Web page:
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Tuesday, November 22, 2011

The filth and the fury

What insights to the early days of punk — or the artist-manager relationship — might music historians glean from this caricature of Malcolm McLaren?

University of York archeologists have given the graffiti-covered walls of the Denmark Street flat once occupied by the Sex Pistols' John Lydon the Lascaux cave treatment:
'The tabloid press once claimed that early Beatles recordings discovered at the BBC were the most important archaeological find since Tutankhamun's tomb.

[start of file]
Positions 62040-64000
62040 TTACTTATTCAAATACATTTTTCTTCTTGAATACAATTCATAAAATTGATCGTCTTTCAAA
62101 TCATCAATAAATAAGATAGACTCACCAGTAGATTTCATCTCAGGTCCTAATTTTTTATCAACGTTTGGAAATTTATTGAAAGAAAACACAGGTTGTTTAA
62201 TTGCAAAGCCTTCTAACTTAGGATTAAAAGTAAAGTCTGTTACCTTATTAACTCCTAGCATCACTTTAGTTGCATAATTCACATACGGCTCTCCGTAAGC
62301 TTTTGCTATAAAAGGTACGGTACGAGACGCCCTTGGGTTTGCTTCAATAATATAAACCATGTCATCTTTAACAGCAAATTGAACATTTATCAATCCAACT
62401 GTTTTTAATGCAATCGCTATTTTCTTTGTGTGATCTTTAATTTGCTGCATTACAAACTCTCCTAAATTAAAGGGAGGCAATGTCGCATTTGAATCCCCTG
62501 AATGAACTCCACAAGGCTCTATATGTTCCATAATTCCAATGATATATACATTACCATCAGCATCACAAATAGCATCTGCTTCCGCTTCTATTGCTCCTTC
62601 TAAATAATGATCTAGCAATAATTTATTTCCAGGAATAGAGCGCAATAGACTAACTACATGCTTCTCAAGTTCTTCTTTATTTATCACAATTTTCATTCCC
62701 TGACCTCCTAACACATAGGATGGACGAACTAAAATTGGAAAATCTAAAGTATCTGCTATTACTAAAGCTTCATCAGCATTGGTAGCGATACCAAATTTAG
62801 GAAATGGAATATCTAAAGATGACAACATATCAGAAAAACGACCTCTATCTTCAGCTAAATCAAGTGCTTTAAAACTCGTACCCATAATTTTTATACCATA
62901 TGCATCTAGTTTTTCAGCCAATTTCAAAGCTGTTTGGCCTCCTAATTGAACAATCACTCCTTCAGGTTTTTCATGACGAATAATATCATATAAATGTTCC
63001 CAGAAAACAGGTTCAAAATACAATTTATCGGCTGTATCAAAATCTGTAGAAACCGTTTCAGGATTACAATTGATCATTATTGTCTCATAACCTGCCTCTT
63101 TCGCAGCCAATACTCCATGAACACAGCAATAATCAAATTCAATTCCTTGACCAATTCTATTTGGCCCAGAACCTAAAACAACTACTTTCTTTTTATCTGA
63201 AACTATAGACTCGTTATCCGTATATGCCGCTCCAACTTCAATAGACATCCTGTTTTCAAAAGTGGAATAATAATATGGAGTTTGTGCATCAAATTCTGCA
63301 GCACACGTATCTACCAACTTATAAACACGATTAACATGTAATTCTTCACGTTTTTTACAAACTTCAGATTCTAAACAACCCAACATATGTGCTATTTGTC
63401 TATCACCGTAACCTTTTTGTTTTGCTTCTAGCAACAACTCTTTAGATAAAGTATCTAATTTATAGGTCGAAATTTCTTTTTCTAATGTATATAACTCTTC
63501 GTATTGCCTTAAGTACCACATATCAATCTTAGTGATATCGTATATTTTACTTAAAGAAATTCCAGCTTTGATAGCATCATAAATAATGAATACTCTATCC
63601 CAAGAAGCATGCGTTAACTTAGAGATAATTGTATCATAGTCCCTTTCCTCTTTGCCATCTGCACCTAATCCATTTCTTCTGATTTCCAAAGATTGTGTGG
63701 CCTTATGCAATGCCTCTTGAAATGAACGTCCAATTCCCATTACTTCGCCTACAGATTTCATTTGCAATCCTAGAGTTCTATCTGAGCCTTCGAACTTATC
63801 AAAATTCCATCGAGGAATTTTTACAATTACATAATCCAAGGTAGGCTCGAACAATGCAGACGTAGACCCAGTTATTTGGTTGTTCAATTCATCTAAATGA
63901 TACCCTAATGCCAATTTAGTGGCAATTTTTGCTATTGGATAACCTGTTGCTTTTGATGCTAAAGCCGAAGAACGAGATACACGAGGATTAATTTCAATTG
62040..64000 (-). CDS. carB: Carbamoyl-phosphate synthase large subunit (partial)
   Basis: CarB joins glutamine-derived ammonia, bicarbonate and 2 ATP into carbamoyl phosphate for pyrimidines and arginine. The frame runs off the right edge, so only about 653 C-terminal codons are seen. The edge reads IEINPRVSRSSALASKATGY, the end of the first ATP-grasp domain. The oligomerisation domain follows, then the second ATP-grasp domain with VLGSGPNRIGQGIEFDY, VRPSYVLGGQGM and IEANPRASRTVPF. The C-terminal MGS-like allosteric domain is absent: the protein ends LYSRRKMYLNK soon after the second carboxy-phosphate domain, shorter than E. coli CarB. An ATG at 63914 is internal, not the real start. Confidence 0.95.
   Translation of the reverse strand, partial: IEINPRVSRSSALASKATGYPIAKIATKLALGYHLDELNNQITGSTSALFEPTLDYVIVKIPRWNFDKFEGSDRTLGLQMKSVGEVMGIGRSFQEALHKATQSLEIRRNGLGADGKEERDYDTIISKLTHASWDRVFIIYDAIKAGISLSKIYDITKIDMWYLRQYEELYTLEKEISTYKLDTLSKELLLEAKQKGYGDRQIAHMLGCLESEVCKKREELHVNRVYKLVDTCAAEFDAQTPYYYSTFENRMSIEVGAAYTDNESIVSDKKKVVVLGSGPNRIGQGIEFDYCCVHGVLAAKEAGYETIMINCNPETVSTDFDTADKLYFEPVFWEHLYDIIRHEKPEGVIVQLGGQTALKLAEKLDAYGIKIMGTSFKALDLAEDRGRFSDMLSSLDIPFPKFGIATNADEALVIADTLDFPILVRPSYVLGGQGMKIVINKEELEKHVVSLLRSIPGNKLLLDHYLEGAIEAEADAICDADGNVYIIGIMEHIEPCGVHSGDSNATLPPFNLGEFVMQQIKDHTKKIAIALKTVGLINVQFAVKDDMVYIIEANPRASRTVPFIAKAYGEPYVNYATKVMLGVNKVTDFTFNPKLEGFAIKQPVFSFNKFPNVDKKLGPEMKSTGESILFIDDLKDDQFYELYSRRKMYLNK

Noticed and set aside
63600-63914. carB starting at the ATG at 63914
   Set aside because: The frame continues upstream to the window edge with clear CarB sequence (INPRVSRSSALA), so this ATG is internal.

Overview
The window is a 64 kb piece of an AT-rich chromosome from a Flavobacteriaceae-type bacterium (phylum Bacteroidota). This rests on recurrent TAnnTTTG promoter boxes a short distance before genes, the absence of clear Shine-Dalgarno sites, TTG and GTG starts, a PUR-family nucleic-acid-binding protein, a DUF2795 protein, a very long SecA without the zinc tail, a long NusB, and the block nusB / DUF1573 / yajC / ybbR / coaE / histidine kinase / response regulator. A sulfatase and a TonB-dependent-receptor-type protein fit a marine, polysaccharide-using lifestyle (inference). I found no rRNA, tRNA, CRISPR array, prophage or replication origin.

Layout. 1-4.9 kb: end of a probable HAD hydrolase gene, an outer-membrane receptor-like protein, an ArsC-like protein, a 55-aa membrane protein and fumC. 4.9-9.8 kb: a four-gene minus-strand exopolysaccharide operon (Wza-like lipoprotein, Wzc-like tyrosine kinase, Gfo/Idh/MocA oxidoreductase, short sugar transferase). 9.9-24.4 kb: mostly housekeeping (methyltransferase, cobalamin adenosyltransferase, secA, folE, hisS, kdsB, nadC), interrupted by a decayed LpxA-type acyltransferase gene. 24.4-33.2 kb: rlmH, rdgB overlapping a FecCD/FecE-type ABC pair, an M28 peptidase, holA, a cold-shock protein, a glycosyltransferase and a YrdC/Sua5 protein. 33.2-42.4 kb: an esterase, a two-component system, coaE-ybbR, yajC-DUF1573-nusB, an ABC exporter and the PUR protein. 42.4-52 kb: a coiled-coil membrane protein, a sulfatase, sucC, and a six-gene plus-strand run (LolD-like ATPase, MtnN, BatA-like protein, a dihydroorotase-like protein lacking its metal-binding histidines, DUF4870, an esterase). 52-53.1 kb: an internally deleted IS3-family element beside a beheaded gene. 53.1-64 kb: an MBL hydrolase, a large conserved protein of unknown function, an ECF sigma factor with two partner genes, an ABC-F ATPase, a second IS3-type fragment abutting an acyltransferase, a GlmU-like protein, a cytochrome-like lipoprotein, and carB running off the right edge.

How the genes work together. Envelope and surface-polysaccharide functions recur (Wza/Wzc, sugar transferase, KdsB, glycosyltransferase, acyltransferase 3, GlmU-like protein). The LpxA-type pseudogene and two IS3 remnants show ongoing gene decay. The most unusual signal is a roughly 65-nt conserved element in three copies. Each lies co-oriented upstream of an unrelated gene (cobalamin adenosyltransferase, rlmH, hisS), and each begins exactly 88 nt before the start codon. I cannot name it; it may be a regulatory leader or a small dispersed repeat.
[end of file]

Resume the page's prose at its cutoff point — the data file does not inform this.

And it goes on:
'The Sex Pistols' graffiti in Denmark Street surely ranks alongside this and - to our minds - usurps it.'

The researchers refer to the site as 'anti-heritage', because it contradicts what agencies and heritage practitioners typically value.

They say: 'We feel justified in sticking our tongues out at the heritage establishment and suggesting that punk's iconoclasm provides the context for conservation decision-making.

'This is an important site, historically and archaeologically, for the material and evidence it contains. But should we retain it for the benefit of this and future generations? In our view, with anti-heritage, different rules apply.'

Jukebox Jury 1978